Once upon a time, Humpty Dumpty reminded Alice, in Lewis Carroll’s Through the Looking Glass:
“When I use a word,” Humpty Dumpty said in rather a scornful tone. “It means just what I choose it to mean – neither more or less.”
“The question is,” said Alice, “whether you can make words mean so many different things.”
“The question is,” said Humpty Dumpty, “which is to be master – that’s all.”
Readers of this blog, and others who follow Canadian politics and law, will know that there is some controversy surrounding the appointment, by the Prime Minister of Canada, of Mr. Justice Nadon, of the Federal Court of Appeal (FCA), to the Supreme Court of Canada to fill the vacant Quebec position. His eligibility has been challenged. The gist of the argument is that, as a member of the FCA, he is not a member of the Quebec Bar and, therefore, doesn’t satisfy the requirements of the Supreme Court Act.
This eligibility issue has nothing to do with whether Justice Nadon is otherwise qualified and the best choice, or even a better choice, for the position. Nothing I write here should be taken as any statement about those issues.
Readers of this blog and those others probably know that some member of the Conservative Party, or of the federal civil service, obtained opinions from leading scholars and jurists that the appointment of Justice Nadon is legal. Notwithstanding that, a challenge to that appointment is pending in the Federal Court. Here is a link to a Globe and Mail article about the controversy:”Justice Nadon steps aside from Supreme Court until legal challenge resolved“.
However, the party currently holding the majority of seats in Canada’s Parliament – or at least the person(s) who must be obeyed – have taken other steps in an attempt to remove the eligibility issue.
One step is not surprising and is entirely proper. The other should not have been, given the history of the party currently holding the majority in Parliament, and some will question its propriety even if that step is legal. “MacKay rewording Supreme Court Act while seeking court’s advice on legality of Nadon’s appointment”. “Is” and “ought” are not synonyms in politics.
In passing, “MacKay” is an odd way to spell the current Prime Minister’s name. While it is, I expect, formally true that Mr. MacKay, as Justice Minister, is the person whose name is on the submission to the SCC, and who is shown as the sponsor of the bill, one would think that an article in the newspaper, that purports to be Canada’s national paper, wouldn’t mistake the Justice Minster for the Prime Minister.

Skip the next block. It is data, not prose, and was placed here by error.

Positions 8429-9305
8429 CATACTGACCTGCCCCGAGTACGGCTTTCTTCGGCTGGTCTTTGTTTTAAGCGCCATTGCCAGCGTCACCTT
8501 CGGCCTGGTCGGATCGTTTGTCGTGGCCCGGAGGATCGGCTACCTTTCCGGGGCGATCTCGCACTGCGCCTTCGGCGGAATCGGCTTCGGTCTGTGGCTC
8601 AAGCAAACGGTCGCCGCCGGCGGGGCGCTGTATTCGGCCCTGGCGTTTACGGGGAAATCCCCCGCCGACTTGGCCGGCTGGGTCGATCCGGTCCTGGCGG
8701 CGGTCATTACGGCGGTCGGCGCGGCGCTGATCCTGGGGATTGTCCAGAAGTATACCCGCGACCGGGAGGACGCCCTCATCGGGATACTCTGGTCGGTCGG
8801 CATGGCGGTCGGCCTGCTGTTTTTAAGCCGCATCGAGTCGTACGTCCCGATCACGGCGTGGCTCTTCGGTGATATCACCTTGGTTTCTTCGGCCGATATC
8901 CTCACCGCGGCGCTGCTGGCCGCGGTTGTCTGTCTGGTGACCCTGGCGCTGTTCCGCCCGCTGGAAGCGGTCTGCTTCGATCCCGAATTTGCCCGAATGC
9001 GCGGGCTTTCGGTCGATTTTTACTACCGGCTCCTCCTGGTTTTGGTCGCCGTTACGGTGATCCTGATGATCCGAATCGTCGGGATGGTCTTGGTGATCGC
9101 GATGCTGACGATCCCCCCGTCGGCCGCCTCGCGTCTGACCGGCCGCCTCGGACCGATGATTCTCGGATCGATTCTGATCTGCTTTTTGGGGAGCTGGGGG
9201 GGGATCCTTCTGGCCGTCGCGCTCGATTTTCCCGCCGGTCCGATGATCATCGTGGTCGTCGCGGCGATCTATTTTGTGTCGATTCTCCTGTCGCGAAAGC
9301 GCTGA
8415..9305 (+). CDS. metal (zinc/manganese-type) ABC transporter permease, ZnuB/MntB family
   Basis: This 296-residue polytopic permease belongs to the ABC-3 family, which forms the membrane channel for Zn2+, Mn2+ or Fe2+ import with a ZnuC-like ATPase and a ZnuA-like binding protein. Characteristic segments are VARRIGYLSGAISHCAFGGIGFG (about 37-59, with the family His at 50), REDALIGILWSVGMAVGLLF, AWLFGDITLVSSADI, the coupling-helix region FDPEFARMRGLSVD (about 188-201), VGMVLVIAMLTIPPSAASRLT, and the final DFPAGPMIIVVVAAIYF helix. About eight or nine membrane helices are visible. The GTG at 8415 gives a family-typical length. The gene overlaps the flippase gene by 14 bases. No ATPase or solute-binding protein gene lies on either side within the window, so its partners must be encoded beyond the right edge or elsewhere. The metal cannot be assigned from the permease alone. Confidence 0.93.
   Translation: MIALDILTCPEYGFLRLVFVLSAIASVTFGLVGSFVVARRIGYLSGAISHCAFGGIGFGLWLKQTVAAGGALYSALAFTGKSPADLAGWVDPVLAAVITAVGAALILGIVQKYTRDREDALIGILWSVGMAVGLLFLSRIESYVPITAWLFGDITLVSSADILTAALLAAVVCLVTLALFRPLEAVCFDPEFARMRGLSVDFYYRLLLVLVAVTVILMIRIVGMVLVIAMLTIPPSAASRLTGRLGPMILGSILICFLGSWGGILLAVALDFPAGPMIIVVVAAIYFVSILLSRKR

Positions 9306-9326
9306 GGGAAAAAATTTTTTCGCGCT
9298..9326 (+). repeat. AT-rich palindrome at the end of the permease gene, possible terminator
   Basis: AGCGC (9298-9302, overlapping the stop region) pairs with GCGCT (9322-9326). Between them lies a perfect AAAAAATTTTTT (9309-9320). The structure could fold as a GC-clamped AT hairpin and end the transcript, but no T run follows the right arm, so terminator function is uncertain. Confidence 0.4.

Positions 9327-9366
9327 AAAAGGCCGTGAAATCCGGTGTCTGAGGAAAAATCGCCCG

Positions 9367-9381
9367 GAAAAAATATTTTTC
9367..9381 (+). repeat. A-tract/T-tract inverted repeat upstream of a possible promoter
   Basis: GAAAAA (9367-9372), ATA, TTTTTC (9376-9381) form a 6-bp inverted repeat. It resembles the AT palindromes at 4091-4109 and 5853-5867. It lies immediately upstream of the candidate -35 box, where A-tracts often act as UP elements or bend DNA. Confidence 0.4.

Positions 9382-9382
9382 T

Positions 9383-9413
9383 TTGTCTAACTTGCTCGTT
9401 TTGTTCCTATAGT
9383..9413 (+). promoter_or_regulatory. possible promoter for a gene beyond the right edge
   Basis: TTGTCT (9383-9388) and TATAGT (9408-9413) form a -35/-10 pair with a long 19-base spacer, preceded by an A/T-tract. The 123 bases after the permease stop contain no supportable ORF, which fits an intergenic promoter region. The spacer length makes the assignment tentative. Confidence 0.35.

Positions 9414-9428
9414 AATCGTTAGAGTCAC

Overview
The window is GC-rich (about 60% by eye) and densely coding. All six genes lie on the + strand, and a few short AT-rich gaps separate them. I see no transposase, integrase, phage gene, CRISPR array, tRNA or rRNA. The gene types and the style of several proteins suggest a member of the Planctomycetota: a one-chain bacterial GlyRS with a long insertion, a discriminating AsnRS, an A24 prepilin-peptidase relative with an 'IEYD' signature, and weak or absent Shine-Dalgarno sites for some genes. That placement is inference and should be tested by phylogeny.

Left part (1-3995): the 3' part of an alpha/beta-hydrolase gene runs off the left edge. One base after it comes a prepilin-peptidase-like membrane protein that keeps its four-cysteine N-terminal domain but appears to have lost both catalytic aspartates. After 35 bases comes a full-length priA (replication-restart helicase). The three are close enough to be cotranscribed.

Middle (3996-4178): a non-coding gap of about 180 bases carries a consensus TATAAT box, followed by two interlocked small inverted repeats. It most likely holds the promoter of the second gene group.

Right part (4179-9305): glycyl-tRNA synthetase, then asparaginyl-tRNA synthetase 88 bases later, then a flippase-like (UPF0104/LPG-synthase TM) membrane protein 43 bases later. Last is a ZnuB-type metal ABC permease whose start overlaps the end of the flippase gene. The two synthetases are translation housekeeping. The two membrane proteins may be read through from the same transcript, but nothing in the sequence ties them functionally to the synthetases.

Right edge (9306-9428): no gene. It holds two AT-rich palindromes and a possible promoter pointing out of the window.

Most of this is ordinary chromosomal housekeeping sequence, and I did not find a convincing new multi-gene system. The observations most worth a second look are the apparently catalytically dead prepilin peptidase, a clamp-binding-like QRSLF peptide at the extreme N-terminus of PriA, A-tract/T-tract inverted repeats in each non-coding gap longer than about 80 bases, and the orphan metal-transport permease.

On the other hand, some readers of this blog, and others, will remember an agreement that Mr. MacKay signed while he was still the leader of a now-defunct ancestor of the party currently in power.
In any event, since this is a law magazine, not a political rant forum, I’ve provided a link to the proposed bill that will amend the Supreme Court Act as well as a link to the section of the bill. For those of you who haven’t seen read or heard about this, it’s
- Bill C-4
- A second act to implement certain provisions of the budget tabled in Parliament on March 21, 2013 and other measures
- Short Title
- Economic Action Plan 2013 Act No. 2
Supreme Court Act amendmentDivision 19R.S., c. S-26
Supreme Court Act471. The Supreme Court Act is amended by adding the following after section 5:5.1 For greater certainty, for the purpose of section 5, a person may be appointed a judge if, at any time, they were a barrister or advocate of at least 10 years standing at the bar of a province.472. The Act is amended by adding the following after section 6:
6.1 For greater certainty, for the purpose of section 6, a judge is from among the advocates of the Province of Quebec if, at any time, they were an advocate of at least 10 years standing at the bar of that Province.
R.S., c. S-26
Loi sur la Cour suprême
471. La Loi sur la Cour suprême est modifiée par adjonction, après l’article 5, de ce qui suit :
5.1 Pour l’application de l’article 5, il demeure entendu que les juges peuvent être choisis parmi les personnes qui ont autrefois été inscrites comme avocat pendant au moins dix ans au barreau d’une province.
472. La même loi est modifiée par adjonction, après l’article 6, de ce qui suit:
6.1 Pour l’application de l’article 6, il demeure entendu que les juges peuvent être choisis parmi les personnes qui ont autrefois été inscrites comme avocat pendant au moins dix ans au barreau de la province de Québec.